Participation and Social Practice: Relational Aesthetics and Its Discontents
This lecture explores the influential yet contested theorization of art produced in the 1990s by French curator Nicolas Bourriaud, first manifested in an exhibition, Traffic, held in Bordeaux in 1996, and then in his book Relational Aesthetics (1998). Bourriaud gathers together a varied selection of artists and artworks under this new banner, with which he designates a new mode of practice which uses the gallery space to foreground modes of interactivity and conviviality as opposed to both an emphasis on the contemplation of stable art objects. We examine both Bourriauds ideas and a selection of the artworks he prioritized, before exploring the virulent critique laid out by Claire Bishop, who denies the radical potential of Relational Aesthetics and instead promotes the notion of antagonism as a politically more useful concept. We will focus on the work of Swiss artist Thomas Hirschhorn, whose Muse Prcaire Albinet would seem to align with a relational paradigm in some crucial respects (but not others, as Bishop argues).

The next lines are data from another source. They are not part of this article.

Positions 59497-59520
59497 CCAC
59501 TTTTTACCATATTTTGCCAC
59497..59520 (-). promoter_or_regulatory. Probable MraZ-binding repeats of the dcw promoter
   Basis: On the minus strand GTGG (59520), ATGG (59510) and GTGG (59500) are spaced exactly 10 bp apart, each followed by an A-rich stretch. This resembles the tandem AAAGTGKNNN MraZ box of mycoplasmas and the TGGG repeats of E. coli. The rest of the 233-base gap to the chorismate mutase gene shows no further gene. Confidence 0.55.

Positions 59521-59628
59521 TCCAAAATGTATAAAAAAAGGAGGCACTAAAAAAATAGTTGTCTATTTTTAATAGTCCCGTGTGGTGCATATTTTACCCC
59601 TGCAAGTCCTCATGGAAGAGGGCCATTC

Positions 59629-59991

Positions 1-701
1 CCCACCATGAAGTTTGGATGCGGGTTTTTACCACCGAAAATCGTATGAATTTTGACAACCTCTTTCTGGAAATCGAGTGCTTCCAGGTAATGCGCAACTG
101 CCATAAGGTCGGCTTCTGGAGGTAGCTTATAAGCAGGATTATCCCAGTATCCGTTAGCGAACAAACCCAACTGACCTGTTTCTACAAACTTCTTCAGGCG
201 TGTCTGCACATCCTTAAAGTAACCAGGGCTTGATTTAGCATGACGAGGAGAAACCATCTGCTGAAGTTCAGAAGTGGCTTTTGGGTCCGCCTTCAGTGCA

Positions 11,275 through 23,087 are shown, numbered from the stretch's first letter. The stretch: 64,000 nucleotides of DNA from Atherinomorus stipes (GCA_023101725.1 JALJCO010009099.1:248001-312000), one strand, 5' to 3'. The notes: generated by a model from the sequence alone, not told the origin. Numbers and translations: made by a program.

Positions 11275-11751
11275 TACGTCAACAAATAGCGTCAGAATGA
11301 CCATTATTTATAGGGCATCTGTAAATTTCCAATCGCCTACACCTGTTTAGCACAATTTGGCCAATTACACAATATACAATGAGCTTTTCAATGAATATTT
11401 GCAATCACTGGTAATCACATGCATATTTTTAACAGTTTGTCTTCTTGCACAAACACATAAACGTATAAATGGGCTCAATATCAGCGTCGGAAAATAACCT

Presentation Question: Argue for or against the curatorial premise of Traffic (1996).
The 2,500 words essay should be developed from the question you addressed in the presentation. You need to provide full footnotes and a bibliography, which should include at least three texts with which you have actively and demonstrably engaged, which do not appear on the recommended reading for the presentation.
Set Readings: Altshuler (Traffic), Bishop
1. Altshuler, Bruce, Biennials and Beyond: Exhibitions that Made Art History. Volume 2, 1962-2002. London and New York: Phaidon, 2013.
2. Claire Bishop: Antagonism and Relational Aesthetics, October, vol. 110, Fall 2004. pp. 51-79.
3. Bourriaud, Nicolas, Relational Aesthetics, Paris: Presses du rel, 1998.
4. Day, Gail and Steve Edwards, Global Dissensus: Art and Contemporary Capitalism, in Edwards and Wood (eds.), Art and Visual Culture 1850-2010 Modernity to Globalisation, London 2012, pp. 285-299.
5. Gillick, Liam and Claire Bishop, Letters and Responses, October Vol. 115, Winter, 2006, pp. 95-107.
6. Wilson, Mick, Autonomy, Agonism, and Activist Art: An Interview with Grant Kester, Art Journal, Fall 2007, Vol. 66 Issue 3, pp. 106-118.
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